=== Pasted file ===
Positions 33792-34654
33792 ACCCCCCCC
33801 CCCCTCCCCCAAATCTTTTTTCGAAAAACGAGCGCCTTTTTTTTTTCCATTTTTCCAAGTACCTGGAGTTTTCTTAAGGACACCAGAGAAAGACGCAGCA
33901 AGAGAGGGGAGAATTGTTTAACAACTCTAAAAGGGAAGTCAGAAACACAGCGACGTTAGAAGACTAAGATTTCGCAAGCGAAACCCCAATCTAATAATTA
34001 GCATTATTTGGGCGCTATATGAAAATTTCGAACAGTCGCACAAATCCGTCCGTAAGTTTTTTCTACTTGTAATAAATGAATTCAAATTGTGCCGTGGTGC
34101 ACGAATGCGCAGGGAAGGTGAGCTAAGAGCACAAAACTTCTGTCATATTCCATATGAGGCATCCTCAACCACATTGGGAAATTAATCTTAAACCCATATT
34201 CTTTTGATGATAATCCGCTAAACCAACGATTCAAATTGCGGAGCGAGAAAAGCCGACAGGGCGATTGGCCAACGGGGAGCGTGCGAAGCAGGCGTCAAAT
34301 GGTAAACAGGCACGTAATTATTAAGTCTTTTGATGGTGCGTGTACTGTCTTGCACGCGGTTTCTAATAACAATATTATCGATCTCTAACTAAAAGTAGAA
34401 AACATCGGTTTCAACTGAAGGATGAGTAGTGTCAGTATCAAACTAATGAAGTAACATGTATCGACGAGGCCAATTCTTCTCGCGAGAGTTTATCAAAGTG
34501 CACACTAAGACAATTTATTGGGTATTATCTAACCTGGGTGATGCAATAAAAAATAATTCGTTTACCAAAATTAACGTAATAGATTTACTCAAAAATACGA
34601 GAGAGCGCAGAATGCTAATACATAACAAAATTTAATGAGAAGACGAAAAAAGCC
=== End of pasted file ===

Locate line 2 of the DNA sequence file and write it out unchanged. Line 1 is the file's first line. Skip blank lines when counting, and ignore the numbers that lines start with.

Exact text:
33792 ACCCCCCCC